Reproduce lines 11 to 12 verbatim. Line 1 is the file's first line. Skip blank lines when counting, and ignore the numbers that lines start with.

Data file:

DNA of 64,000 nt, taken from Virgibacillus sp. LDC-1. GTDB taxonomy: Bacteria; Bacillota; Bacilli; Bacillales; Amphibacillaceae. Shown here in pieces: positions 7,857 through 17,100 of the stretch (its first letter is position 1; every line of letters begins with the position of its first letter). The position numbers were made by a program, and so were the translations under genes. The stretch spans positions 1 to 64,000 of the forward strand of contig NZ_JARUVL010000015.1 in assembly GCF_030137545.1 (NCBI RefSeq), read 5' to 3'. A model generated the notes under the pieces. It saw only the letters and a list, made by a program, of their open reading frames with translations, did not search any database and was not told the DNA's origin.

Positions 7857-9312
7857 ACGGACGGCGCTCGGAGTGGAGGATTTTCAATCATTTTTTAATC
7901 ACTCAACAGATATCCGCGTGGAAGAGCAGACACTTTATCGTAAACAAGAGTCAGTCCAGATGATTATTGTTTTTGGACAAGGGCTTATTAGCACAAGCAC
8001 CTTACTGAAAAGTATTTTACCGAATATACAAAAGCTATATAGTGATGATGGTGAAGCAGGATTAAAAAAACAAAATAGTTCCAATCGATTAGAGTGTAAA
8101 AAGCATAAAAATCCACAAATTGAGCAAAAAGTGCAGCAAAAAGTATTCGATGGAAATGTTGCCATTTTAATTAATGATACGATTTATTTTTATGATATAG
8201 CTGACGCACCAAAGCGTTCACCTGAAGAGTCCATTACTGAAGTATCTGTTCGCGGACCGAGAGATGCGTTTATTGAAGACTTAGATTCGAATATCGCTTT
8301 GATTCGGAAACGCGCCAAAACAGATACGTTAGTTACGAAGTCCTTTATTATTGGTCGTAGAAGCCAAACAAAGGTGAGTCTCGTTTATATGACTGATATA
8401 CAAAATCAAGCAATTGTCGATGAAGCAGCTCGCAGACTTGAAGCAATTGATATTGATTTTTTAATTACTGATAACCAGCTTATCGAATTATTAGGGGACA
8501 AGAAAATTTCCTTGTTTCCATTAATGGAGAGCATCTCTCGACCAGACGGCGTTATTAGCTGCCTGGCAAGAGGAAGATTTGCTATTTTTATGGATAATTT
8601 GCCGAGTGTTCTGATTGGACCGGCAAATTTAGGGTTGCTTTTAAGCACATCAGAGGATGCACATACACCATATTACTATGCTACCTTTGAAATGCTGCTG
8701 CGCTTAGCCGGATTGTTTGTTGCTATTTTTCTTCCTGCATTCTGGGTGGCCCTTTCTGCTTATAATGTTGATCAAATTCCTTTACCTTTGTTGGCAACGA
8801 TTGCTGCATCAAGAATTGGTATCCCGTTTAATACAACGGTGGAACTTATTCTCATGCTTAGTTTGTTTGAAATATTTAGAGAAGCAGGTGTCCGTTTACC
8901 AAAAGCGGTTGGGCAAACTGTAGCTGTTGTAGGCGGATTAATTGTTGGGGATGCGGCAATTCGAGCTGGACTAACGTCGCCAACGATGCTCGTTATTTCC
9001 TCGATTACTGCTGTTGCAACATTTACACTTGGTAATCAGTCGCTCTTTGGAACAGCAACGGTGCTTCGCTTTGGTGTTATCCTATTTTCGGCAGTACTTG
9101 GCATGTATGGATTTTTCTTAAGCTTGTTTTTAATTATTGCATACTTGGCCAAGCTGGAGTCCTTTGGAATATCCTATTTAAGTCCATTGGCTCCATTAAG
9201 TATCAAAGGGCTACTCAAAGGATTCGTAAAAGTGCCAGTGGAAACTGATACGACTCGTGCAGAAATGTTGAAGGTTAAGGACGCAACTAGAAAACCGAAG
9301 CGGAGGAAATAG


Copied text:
8601 GCCGAGTGTTCTGATTGGACCGGCAAATTTAGGGTTGCTTTTAAGCACATCAGAGGATGCACATACACCATATTACTATGCTACCTTTGAAATGCTGCTG
8701 CGCTTAGCCGGATTGTTTGTTGCTATTTTTCTTCCTGCATTCTGGGTGGCCCTTTCTGCTTATAATGTTGATCAAATTCCTTTACCTTTGTTGGCAACGA